What are offsides in hockey? (with pictures)

When you start to watch or play hockey one of the most important rules to know is the offside rule. The game does not make sense unless you understand it and it is one of the most common infractions in the game. 

What is an offside? An offside is a stoppage of play that occurs when an attacking player has crossed the blue line before the puck into the offensive zone. The key determination is the position of a players skates as they will be considered offside if the skates are all the way over the blue line before the puck enters the zone. 

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The blue lines help determine the offside


The hockey rink is divided into three zones: a defensive zone, neutral zone and offensive zone. 

A player is not allowed to enter into the offensive zone before the puck has crossed the blue line. Now the key determination of whether a player has entered into the offensive zone is if the players skates have crossed the blue line before the puck.

It is okay if the players stick or head or body have gone over the blue line as long as the puck beats the players skates over the blue line.

What to watch for? When the game is played out you will see one player carrying the puck over the blue line and one of his teammates trying to time himself to go over the blue line at the right time and not go offside. What this looks like is that the player without the puck will have one of his skates on the blue line while the player with the puck will be crossing the puck over the blue line with his stick while his skates are further back. So essentially, the player without the puck will enter the zone (or his skates) before the player with the puck.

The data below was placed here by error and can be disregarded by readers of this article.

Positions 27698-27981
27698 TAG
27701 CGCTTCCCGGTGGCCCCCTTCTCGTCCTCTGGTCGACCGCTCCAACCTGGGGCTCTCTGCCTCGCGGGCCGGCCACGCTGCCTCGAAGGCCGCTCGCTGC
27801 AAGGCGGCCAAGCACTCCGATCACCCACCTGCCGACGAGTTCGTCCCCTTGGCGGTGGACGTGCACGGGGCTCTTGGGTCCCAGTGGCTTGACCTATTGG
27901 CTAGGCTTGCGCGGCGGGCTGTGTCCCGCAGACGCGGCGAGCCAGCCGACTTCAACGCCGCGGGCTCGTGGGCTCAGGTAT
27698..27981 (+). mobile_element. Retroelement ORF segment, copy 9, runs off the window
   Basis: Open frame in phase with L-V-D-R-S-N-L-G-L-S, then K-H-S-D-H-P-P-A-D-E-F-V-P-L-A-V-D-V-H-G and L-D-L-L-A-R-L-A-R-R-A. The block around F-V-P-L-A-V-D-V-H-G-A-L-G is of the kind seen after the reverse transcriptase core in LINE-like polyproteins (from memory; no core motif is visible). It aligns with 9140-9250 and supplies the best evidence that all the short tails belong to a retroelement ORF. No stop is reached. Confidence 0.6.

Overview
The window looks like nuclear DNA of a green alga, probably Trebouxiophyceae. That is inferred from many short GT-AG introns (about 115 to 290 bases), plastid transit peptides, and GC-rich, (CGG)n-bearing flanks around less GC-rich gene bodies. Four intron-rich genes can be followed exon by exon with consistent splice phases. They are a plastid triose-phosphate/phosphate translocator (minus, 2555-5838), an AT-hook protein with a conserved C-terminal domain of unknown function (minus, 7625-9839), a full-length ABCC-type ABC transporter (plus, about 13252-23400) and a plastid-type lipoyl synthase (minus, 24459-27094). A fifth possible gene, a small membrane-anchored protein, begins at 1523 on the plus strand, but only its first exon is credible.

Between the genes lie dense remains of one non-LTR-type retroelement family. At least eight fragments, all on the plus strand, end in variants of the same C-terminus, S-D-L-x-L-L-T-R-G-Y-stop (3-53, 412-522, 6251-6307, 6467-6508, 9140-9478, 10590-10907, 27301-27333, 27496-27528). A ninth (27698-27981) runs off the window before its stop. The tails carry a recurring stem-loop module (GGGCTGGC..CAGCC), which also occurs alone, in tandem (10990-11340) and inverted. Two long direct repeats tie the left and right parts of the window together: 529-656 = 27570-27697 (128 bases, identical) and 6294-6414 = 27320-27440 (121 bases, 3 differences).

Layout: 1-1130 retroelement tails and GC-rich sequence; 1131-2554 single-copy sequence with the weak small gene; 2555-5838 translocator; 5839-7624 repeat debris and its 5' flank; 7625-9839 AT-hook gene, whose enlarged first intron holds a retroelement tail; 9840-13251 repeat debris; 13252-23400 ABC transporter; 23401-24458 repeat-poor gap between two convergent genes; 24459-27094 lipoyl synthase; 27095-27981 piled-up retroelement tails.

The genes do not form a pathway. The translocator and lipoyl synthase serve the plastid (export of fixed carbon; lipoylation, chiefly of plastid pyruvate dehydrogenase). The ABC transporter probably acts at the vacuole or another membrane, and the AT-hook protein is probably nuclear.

Another trick to watch for: straddling the line. A player will skate along the blue line with one leg in the attacking zone and one leg in the neutral zone. He is not considered in the zone until both skates cross the blue line. However, if the player lifted his rear leg (the one in the neutral zone) then it would be offside – you always need to have contact with the neutral zone of the ice or it will be called offside.


What happens when a player goes offside?

The linesmen is the official who is charged with the task of determining if a play is offside or not. When a play is considered offside they will blow their whistle and an offside will take place at one of the two faceoff dots closest to that blue line in the neutral zone. 

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Why do they have offsides? The history of blue lines and offsides in hockey 


When the NHL was formed in 1917-18 there were no lines on the ice (except for the goal lines). The blue lines were not put into the NHL until the 1918-19 season, although the Pacific Coast Hockey League was using them.

The first seasons of the NHL also involved no passing forwards – only backwards! Yes, the first season of NHL hockey looks very different then it does today. 

Scoring in the early NHL was difficult and the trend become lower and lower scoring games. To counteract this the NHL slowly adopted forward passing and in 1928-29 forward passing was allowed in all three zones of hockey. However, the unintended consequence of forward passing was offensive players hanging out deep in the offensive zone waiting for a long pass while the puck was at the other side of the rink.

The NHL did not like this development or the style of play that resulted from it. So to give the defensemen assistance in stopping the attack and to make sure that the forwards would have to come back and not ‘cherry pick’ in the offensive zone they introduced the offside rule.